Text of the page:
According to the Mariner blog site, USS Mariner, the Ms have acquired Eric Byrnes from the Diamondbacks. It seems like a pretty low-risk move, as the Mariners will be paying him relatively nothing. In fact, “the Mariners have no obligation to keep Byrnes if he’s not healthy in spring training, or he looks old, or whatever” stated Dave Cameron of USSM, so this sounds like a sweet deal for the Ms where they could possibly get another platoon option in left field who won’t suck down the team offense.
Byrnes had two productive seasons with Arizona in 2006 and 2007, recording a 0.805 OPS and swiping 75 bases with an 88% success rate. However, his last two seasons can only be described as a catastrophe. Only appearing in 136 games in 2008 and 2009 combined, Byrnes post a sub-.300 OBP and a meager 0.653 OPS.
Besides injury, one possible explanation of his poor performance might be bad luck. Though Dave Cameron cautions against being too optimistic about Byrnes’ BABIP approaching anything near 0.300, a league-average rate, I see no reason that it won’t regress toward his career average of 0.280. BABIP–the percentage of balls hit into play that actually become hits–is largely influenced by luck and randomness, though there are some things hitters can control, such as infield popups (sure outs), infield hits (speed indicator), and line drive percentage (often turn into hits). Byrnes actually popped up slightly less often and beat out infield base hits slightly more often during his recent down years than he did during his peak years (2006-07).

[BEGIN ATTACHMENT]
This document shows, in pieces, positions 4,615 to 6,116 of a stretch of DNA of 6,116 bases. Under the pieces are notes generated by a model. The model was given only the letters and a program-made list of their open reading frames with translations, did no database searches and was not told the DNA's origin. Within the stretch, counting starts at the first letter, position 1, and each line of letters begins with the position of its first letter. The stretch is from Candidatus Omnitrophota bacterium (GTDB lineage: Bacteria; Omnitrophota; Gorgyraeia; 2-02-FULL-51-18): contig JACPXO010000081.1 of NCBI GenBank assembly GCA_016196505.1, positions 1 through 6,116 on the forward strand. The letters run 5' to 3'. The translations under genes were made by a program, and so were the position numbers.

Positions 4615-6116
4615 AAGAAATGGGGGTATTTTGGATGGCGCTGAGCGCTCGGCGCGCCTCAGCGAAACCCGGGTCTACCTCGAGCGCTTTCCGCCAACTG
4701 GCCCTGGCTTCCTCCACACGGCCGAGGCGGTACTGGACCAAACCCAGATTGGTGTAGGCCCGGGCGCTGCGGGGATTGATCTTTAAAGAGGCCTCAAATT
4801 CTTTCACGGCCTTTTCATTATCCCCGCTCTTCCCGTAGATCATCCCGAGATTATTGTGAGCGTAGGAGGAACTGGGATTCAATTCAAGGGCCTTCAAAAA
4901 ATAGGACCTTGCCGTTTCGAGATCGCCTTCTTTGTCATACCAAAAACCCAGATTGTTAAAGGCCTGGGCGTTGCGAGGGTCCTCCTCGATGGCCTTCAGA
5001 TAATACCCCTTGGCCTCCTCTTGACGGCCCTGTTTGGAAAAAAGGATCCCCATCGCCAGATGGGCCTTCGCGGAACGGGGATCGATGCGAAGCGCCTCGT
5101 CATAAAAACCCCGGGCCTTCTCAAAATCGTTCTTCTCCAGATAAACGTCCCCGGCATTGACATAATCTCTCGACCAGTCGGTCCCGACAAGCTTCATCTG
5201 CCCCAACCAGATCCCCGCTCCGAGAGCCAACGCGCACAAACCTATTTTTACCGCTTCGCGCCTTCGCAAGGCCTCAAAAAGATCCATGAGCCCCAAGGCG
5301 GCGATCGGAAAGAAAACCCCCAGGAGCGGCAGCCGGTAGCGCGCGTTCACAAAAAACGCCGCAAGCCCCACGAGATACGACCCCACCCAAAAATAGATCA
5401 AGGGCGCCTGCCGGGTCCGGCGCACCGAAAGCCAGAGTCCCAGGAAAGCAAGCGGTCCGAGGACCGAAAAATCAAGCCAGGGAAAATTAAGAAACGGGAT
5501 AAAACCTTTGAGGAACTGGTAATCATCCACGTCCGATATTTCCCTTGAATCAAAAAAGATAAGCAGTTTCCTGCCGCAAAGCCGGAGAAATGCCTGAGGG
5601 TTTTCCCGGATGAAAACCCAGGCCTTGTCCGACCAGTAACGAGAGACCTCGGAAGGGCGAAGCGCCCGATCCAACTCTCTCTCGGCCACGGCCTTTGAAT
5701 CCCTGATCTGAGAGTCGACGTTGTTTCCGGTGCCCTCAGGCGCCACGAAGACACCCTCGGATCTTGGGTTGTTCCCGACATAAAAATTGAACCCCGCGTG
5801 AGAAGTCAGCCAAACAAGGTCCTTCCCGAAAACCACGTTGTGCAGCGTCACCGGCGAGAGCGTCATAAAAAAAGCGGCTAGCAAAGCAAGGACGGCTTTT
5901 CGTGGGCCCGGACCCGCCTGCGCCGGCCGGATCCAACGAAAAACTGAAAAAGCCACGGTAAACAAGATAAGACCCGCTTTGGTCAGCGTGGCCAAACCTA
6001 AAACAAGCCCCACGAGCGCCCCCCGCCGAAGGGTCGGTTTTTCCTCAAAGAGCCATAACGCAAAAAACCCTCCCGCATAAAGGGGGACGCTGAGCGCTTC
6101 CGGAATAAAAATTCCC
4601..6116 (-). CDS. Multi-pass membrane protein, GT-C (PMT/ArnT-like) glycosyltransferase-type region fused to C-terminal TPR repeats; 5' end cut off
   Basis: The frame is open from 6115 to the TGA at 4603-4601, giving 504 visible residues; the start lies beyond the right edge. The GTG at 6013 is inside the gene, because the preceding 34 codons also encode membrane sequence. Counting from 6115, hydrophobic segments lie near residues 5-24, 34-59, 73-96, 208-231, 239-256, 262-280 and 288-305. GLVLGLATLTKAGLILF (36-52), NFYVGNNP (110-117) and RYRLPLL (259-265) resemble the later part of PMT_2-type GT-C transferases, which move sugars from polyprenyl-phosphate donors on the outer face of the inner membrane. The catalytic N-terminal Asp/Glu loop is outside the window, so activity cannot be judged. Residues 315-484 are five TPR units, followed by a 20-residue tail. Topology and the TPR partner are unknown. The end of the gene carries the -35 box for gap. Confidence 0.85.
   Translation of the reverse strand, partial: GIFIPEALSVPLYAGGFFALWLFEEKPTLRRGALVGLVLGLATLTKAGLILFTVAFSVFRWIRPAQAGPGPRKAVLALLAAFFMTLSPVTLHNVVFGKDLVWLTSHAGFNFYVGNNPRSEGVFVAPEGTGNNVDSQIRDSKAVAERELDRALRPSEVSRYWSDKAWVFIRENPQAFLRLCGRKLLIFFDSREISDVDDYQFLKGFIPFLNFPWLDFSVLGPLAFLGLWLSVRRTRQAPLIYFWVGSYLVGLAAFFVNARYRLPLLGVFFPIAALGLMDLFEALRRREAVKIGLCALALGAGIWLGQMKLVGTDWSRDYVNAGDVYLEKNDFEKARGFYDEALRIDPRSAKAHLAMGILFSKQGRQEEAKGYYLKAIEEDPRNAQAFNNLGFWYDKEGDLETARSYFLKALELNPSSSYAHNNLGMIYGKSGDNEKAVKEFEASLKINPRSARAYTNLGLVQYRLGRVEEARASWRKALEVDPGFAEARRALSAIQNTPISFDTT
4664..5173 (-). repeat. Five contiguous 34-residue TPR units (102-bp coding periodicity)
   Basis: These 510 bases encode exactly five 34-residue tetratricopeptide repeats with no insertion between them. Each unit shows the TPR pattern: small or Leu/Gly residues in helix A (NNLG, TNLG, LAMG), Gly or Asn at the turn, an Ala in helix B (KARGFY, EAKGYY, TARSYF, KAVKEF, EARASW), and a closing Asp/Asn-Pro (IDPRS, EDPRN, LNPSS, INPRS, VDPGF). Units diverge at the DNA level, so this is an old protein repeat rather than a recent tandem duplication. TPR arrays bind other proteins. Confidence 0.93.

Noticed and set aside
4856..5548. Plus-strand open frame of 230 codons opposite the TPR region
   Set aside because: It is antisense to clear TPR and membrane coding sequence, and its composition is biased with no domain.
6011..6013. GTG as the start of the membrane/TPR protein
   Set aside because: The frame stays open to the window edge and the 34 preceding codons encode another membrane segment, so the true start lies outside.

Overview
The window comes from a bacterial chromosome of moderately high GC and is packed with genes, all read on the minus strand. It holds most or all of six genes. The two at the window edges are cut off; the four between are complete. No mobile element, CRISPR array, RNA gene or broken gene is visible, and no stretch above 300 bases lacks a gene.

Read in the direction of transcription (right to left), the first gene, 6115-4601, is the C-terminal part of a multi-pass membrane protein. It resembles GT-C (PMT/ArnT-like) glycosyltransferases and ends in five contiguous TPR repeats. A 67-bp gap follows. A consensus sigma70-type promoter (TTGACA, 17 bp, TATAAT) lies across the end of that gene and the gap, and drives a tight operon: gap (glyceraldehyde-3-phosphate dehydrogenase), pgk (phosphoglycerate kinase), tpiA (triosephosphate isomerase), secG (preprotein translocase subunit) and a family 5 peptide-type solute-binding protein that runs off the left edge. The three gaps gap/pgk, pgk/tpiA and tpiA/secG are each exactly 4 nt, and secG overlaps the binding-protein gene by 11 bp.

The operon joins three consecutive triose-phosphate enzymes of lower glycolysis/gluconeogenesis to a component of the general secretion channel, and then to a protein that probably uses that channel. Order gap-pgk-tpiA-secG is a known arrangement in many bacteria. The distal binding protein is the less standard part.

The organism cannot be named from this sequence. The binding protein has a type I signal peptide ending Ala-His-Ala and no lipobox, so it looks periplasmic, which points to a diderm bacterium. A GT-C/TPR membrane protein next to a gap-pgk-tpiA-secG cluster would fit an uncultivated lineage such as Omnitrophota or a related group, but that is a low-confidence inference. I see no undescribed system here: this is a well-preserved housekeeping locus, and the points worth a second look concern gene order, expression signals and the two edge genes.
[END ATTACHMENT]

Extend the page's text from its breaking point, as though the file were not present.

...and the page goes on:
Multiple regression analysis suggests that his recent BABIP in the .220’s is on the very low end of a 95% confidence interval for his true BABIP, and that a more realistic number for a healthy Eric Byrnes would be 0.289. This surge in BABIP would likely lift his OPS into the .760 range, a figure just above the league average. Despite injuries, Byrnes showed few signs of slowing down over the past two seasons. While he attempted to steal a little less often, his infield hit percentage actually increased, suggesting that he still has the speed to beat out ground balls.
Luckily, the Mariners will get a chance to look Byrnes over in spring training before making any decisions. If he looks healthy, I believe he can still produce offensively for Seattle.